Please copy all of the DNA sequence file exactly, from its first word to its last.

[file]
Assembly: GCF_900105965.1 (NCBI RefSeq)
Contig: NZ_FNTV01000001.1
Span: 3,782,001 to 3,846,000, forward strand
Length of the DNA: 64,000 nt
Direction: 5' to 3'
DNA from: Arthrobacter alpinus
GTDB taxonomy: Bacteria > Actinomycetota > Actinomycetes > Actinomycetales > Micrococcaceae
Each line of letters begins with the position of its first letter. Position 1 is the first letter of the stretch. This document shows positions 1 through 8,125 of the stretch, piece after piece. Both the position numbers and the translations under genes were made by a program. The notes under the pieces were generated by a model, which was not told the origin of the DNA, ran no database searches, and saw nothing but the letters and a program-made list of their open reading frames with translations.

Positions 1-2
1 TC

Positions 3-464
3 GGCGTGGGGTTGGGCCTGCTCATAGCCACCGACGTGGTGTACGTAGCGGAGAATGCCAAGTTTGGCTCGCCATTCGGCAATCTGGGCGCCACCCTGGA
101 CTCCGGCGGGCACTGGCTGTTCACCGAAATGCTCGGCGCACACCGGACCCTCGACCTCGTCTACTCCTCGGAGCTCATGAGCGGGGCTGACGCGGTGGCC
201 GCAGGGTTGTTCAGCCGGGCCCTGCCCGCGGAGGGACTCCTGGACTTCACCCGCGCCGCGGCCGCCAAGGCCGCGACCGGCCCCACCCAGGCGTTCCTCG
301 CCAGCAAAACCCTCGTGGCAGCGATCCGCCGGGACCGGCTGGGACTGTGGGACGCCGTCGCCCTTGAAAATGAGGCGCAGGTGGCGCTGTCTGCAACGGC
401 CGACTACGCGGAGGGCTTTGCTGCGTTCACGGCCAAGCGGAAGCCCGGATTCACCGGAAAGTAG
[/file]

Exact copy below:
Assembly: GCF_900105965.1 (NCBI RefSeq)
Contig: NZ_FNTV01000001.1
Span: 3,782,001 to 3,846,000, forward strand
Length of the DNA: 64,000 nt
Direction: 5' to 3'
DNA from: Arthrobacter alpinus
GTDB taxonomy: Bacteria > Actinomycetota > Actinomycetes > Actinomycetales > Micrococcaceae
Each line of letters begins with the position of its first letter. Position 1 is the first letter of the stretch. This document shows positions 1 through 8,125 of the stretch, piece after piece. Both the position numbers and the translations under genes were made by a program. The notes under the pieces were generated by a model, which was not told the origin of the DNA, ran no database searches, and saw nothing but the letters and a program-made list of their open reading frames with translations.

Positions 1-2
1 TC

Positions 3-464
3 GGCGTGGGGTTGGGCCTGCTCATAGCCACCGACGTGGTGTACGTAGCGGAGAATGCCAAGTTTGGCTCGCCATTCGGCAATCTGGGCGCCACCCTGGA
101 CTCCGGCGGGCACTGGCTGTTCACCGAAATGCTCGGCGCACACCGGACCCTCGACCTCGTCTACTCCTCGGAGCTCATGAGCGGGGCTGACGCGGTGGCC
201 GCAGGGTTGTTCAGCCGGGCCCTGCCCGCGGAGGGACTCCTGGACTTCACCCGCGCCGCGGCCGCCAAGGCCGCGACCGGCCCCACCCAGGCGTTCCTCG
301 CCAGCAAAACCCTCGTGGCAGCGATCCGCCGGGACCGGCTGGGACTGTGGGACGCCGTCGCCCTTGAAAATGAGGCGCAGGTGGCGCTGTCTGCAACGGC
401 CGACTACGCGGAGGGCTTTGCTGCGTTCACGGCCAAGCGGAAGCCCGGATTCACCGGAAAGTAG